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travel kazakhstan \ 2010-07-19

Almaty, Kazakhstan.


Mountains mountains mountains.

And horse sausages (delicious).

Ok, entry over.

Seriously, though, Kazakhstan is an awesome place. Located within spitting distance of the Tian Shan Mountains, the scenery and nature in this place is quite extraordinary. While still hot, maybe 80-90 degrees, it's not nearly as humid as Shanghai. This means that your clothing will actually dry. I like this about a city. I've spent the last few days hiking around the mountains surrounding Almaty and hanging out with Ilyas, Nuraziz, and their friends. There was one night where we were out quite late and decided to just go chill on a mountain and watch the sunrise. When I mean mountain, I really mean mountain, we were 2500m above sea level? We were here.

Besides mountains, I've also been gorging myself on Kazakh food. So good. Horse sausages, lamb kabobs, chicken stuffed bread, stuffed peppers - nom nom nom nom nom. I'm going to come home like 20 pounds heavier. Oh jeez...

But yeah, yesterday aside, in which I came home at 9am after a night of karaoke, I've eating, hiking, hanging, and sleeping. What better way to spend a week of summer?

It's been pretty bang, bang, bang, in terms of going out - but that's mostly hanging with either Ilyas' relatives or friends (or a combination of the two). There's not a whole lot to say in terms of hanging except I have been slowly becoming more and more Kazakh (or so they say. I think I'm just becoming more and more like Ilyas... for better or worse... ). I've also been trying to pick up some Kazakh or Russian. When I first got to Kazakhstan, I was very trusting of Ilyas and very eager to learn some Russian or Kazakh - if he said "this was this way" I believed him. So right before we sit down to the first dinner of my stay, Ilyas comes up to me and says "Dude, you need to say this phrase before you eat - it's a traditional thank you for being a guest, etc. My parents would really appreciate it if you said it." The phrase, for those who know their Russian/Kazakh was "сука рахмет бля" So I sit up - say it - and right as I say it I realize something is horribly wrong. Instead of pleased faces I'm getting a look of horror and laughter. Apparently "сука рахмет бля" means "bitch, thank you, whore."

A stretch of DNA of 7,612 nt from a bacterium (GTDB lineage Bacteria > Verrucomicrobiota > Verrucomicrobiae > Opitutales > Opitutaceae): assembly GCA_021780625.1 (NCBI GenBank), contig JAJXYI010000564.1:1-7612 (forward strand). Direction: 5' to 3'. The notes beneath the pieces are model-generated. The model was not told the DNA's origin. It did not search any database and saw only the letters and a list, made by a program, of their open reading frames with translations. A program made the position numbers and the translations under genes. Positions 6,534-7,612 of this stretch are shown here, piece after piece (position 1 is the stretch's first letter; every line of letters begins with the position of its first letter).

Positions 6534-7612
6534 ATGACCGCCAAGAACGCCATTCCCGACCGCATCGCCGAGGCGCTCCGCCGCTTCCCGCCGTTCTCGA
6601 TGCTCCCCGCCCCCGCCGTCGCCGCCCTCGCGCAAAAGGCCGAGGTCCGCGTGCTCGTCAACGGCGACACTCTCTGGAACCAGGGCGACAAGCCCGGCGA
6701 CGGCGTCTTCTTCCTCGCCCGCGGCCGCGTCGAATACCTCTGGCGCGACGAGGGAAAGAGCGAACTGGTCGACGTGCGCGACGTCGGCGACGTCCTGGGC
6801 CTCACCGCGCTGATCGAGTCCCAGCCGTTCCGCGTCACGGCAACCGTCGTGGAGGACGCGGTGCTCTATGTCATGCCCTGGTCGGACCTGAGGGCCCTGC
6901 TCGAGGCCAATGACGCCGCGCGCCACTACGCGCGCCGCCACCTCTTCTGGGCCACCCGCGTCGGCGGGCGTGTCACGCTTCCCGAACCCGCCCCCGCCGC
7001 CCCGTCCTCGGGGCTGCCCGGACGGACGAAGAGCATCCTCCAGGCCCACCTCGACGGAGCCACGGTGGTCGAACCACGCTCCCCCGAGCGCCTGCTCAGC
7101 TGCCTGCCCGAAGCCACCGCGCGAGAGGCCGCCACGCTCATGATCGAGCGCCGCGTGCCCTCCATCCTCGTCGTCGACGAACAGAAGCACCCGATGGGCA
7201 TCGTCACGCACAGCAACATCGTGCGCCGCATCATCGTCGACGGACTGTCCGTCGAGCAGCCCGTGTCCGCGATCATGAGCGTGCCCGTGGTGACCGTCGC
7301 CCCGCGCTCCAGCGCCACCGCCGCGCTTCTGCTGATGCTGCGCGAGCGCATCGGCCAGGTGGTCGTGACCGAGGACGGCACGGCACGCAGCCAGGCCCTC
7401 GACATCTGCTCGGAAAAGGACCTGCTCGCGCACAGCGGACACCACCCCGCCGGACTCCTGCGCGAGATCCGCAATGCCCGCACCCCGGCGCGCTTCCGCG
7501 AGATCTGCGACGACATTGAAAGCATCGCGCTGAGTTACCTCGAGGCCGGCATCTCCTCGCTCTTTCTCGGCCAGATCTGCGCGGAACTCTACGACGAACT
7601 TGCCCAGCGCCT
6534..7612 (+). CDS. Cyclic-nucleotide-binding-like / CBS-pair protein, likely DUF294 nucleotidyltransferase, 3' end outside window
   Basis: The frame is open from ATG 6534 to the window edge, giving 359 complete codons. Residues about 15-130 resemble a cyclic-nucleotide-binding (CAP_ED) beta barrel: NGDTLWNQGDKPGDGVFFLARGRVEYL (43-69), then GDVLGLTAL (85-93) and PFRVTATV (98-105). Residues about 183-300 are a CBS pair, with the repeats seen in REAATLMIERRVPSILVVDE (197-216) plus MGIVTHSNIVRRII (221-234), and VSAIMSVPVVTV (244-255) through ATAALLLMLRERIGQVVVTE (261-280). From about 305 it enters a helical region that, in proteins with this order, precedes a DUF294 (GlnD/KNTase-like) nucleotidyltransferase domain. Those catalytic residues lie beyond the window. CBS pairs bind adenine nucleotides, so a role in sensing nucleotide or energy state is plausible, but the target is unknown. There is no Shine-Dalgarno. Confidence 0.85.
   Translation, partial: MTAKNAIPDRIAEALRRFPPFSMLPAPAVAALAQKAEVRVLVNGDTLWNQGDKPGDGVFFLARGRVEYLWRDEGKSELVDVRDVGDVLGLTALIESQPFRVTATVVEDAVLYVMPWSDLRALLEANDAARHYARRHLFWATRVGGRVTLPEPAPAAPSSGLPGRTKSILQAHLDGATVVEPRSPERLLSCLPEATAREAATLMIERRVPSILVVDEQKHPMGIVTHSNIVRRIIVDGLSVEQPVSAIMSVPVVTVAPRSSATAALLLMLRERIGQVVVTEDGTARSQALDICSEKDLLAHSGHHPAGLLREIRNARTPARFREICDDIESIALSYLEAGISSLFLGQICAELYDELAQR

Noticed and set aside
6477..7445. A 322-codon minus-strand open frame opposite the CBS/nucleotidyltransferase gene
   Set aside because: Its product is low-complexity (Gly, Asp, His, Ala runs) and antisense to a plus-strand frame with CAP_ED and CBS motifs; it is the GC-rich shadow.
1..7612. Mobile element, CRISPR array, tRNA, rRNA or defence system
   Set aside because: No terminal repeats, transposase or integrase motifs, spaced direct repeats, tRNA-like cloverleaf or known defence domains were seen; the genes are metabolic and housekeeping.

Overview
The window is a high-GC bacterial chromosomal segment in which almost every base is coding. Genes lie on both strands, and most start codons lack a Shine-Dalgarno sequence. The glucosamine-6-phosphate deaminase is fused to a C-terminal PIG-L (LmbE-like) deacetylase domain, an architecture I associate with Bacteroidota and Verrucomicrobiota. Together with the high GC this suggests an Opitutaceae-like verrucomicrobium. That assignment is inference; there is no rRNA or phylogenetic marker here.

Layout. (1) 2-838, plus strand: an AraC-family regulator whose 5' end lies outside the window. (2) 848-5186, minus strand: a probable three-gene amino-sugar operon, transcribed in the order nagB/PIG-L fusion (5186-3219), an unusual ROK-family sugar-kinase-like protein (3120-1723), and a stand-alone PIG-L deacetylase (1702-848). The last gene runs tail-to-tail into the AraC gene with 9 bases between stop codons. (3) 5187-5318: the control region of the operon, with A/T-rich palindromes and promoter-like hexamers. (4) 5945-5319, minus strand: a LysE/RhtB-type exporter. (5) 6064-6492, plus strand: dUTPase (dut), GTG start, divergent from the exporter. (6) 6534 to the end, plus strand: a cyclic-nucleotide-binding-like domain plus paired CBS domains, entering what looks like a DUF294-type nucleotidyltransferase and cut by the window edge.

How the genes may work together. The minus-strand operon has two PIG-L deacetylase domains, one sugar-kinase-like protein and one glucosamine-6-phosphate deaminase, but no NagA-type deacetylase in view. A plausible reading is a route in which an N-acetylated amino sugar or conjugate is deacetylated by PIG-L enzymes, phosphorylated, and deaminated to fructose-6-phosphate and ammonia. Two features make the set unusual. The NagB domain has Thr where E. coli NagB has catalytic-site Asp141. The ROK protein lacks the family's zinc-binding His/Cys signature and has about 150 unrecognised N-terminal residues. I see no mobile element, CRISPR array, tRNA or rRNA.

Oh Ilyas.

Just you wait.

Hm, hm. What else? Apparently the stereotype for Jews in Kazakhstan is that every single one plays violin. I introduce myself, right? People ask "Oh where is your family from?" since I look neither Russian nor Kazakh. So I eventually say my mom's side of the family is Jewish. Immediately, I kid you not, is "OH! So you must be really good at the violin!" Seriously, who let Fiddler on the Roof become so popular over here...

I should also probably dispel any myths people have about "-stans." Or rather, I should say "Kazakhstan is actually quite developed and not a bomb ready to explode with ethnic violence - the other places...well...take 'em or leave 'em." Kazakhstan, while still recovering from their stint as a Soviet country, has developed a lot quicker than other countries in the region. Only 16 or so million people means that the wealth from oil and metals (uranium and chromium) gets focused in the areas with a lot of people. The best comparison is probably Montana/Idaho, that area. For the most part, agriculture and wilderness. However, where the people are located (Almaty and Astana - the capital), is quite developed. I mean, Boise and Helena are real cities (so I've heard, at least) - Almaty and Astana are the same. So don't worry, they have running water, electricity, and sanitation. If anything, the living conditions are a lot more like a "western" home than Shanghai was.

Another interesting facet of Kazakhstan is the demographics. Quick, name 5 of the top minorities in Kazakhstan! Did you say Russian and Kazakh? Good, you've been paying attention. Did you say German or Korean? You cheated, I know you did. Imagine my surprise when Ilyas told me about a guy I was going to meet: He's Korean and studied in Beijing, I think you'll like him. Oh, so why did he move from Korea to here? He didn't move - he was born here. Huh? Koreans in Kazakhstan? They exist at about the same percentage that they do in China. China, however, is a massive economic power and borders Korea. Kazakhstan is a former Soviet country in the middle of central asia. It's interesting how that works.

Overall, it's been pretty awesome here. Tiring, for sure, but quite awesome.